Van Horne and Wachowicz, Fundamentals of Financial Management, 13th edition. © Pearson Education Limited 2009. Created by Gregory Kuhlemeyer.
Projected Net Cash
Flows and Cash Balances
Beginning cash balance
JAN
$ 90
FEB
$ 57
Total cash receipts
Total cash disbursements
Net cash flow
225
258
$( 33)
180
167
203
218
$( 23) $( 51)
Ending cash balance
without additional financing $ 57
7.49
$ 34
MAR
$ 34
$( 17)
Van Horne and Wachowicz, Fundamentals of Financial Management, 13th edition. © Pearson Education Limited 2009. Created by Gregory Kuhlemeyer.
Projected Net Cash
Flows and Cash Balances
Beginning cash balance
APR
$( 17)
MAY
$ 19
JUN
$ 86
Total cash receipts
Total cash disbursements
Net cash flow
255
219
$ 36
233
166
$ 67
190
184
$ 6
Ending cash balance
without additional financing $ 19
$ 86
$ 92
7.50
Van Horne and Wachowicz, Fundamentals of Financial Management, 13th edition. © Pearson Education Limited 2009. Created by Gregory Kuhlemeyer.
Range of
Cash-Flow Estimates
Examine factors that may influence cash
receipts such as changes in the state of the
economy that influence consumer buying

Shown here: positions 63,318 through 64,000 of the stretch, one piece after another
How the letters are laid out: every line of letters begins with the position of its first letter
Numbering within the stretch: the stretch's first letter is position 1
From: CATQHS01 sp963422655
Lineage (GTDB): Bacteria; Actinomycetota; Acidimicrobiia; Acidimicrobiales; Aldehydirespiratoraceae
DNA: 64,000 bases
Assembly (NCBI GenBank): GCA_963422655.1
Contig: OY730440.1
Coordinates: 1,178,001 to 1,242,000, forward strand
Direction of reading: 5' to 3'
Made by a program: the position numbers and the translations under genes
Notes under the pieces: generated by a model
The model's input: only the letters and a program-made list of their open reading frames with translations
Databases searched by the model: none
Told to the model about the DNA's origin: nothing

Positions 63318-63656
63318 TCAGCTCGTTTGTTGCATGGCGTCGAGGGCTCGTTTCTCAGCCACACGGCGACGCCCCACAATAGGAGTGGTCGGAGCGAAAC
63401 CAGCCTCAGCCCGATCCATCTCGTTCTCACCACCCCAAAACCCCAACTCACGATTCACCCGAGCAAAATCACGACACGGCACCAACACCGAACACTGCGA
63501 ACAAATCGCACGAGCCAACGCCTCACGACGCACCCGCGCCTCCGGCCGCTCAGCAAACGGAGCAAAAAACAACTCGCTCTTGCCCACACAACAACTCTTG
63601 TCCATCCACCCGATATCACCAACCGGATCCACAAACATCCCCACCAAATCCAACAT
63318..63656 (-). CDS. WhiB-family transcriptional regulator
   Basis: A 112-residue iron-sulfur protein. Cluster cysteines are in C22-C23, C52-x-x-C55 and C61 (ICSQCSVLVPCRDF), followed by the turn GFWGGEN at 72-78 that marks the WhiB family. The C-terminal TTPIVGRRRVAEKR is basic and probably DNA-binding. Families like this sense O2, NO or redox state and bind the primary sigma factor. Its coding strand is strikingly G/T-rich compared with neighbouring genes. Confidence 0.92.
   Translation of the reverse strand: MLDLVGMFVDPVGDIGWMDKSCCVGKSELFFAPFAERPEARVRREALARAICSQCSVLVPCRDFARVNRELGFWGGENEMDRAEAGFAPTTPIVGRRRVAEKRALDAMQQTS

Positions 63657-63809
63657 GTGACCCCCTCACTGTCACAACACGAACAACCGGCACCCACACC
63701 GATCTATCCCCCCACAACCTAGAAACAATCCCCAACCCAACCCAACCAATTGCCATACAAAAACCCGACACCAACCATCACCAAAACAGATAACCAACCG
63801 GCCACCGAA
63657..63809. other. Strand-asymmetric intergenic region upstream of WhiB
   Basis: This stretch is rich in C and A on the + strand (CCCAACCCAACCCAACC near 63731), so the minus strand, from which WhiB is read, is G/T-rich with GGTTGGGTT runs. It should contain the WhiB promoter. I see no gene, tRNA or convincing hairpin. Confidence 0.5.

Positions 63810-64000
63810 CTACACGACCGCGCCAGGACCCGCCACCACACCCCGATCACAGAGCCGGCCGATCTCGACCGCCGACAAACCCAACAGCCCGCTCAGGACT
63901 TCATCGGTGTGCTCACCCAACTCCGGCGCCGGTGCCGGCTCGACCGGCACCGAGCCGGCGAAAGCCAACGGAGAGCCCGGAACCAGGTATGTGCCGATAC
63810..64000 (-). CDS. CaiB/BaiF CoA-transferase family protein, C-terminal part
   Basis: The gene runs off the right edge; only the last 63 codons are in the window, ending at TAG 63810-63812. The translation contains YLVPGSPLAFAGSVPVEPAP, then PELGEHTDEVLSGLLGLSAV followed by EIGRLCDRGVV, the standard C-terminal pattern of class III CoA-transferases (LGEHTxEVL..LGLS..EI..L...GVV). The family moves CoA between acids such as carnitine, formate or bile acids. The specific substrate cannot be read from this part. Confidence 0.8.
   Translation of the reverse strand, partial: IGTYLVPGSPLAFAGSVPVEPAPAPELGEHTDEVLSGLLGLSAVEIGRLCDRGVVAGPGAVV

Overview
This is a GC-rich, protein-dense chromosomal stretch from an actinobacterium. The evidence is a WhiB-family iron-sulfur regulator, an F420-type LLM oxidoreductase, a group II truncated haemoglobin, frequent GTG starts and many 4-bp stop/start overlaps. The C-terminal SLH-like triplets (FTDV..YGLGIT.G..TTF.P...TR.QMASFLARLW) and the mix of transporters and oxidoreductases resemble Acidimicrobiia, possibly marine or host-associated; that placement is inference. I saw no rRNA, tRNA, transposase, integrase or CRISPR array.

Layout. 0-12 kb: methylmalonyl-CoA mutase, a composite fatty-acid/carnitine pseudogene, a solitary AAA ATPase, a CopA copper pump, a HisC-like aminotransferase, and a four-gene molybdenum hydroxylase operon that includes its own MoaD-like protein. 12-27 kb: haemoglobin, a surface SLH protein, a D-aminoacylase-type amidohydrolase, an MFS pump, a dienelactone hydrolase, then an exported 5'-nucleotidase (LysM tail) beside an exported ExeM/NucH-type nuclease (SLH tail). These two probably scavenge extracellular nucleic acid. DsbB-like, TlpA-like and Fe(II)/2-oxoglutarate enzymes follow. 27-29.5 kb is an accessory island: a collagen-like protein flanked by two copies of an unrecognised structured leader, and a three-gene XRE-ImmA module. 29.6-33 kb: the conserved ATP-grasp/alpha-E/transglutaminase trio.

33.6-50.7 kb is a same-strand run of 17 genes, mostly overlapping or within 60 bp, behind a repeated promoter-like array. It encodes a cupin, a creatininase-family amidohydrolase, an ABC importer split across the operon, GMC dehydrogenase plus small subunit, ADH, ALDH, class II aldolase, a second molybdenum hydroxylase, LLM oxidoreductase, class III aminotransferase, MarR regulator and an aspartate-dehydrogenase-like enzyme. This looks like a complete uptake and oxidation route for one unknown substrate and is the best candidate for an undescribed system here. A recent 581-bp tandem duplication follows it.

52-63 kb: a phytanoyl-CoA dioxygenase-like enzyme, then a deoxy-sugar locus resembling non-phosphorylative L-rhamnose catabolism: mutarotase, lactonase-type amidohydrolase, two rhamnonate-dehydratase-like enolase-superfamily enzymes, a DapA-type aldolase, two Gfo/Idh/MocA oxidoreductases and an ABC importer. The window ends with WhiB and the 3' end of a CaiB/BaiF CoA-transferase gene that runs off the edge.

decisions and pricing strategies.
Examine factors that may influence cash
disbursements such as changes in the state
of the economy that impact operations,
capital expenditures, and dividend
payments.
7.51
Van Horne and Wachowicz, Fundamentals of Financial Management, 13th edition. © Pearson Education Limited 2009. Created by Gregory Kuhlemeyer.
Management Uncertainty
in Ending Cash Balances
PROBABILITY OF
OCCURRENCE
January Distribution
$42
$51
$60
$69
$78
ENDING CASH BALANCE
(thousands)
7.52
Van Horne and Wachowicz, Fundamentals of Financial Management, 13th edition. © Pearson Education Limited 2009. Created by Gregory Kuhlemeyer.
Management Uncertainty
in Ending Cash Balances
PROBABILITY OF
OCCURRENCE
February Distribution
$4
$15
$26
$37
$48
ENDING CASH BALANCE
(thousands)
7.53
Van Horne and Wachowicz, Fundamentals of Financial Management, 13th edition. © Pearson Education Limited 2009. Created by Gregory Kuhlemeyer.
Summary of the Range
of Cash-Flow Estimates
• Allows examination of the
relevant factors which may
generate uncertainty regarding
future cash flows.
• Enables management to better
plan for contingencies that will
arise than using a single-point
estimate of monthly cash flows.
7.54
Van Horne and Wachowicz, Fundamentals of Financial Management, 13th edition. © Pearson Education Limited 2009. Created by Gregory Kuhlemeyer.
Forecasting
Financial Statements
Expected future financial statements
based on conditions that the
management expects to exist and
actions it expects to take.
Considerations
(1) Forecasted Income Statement
(2) Forecasted Balance Sheet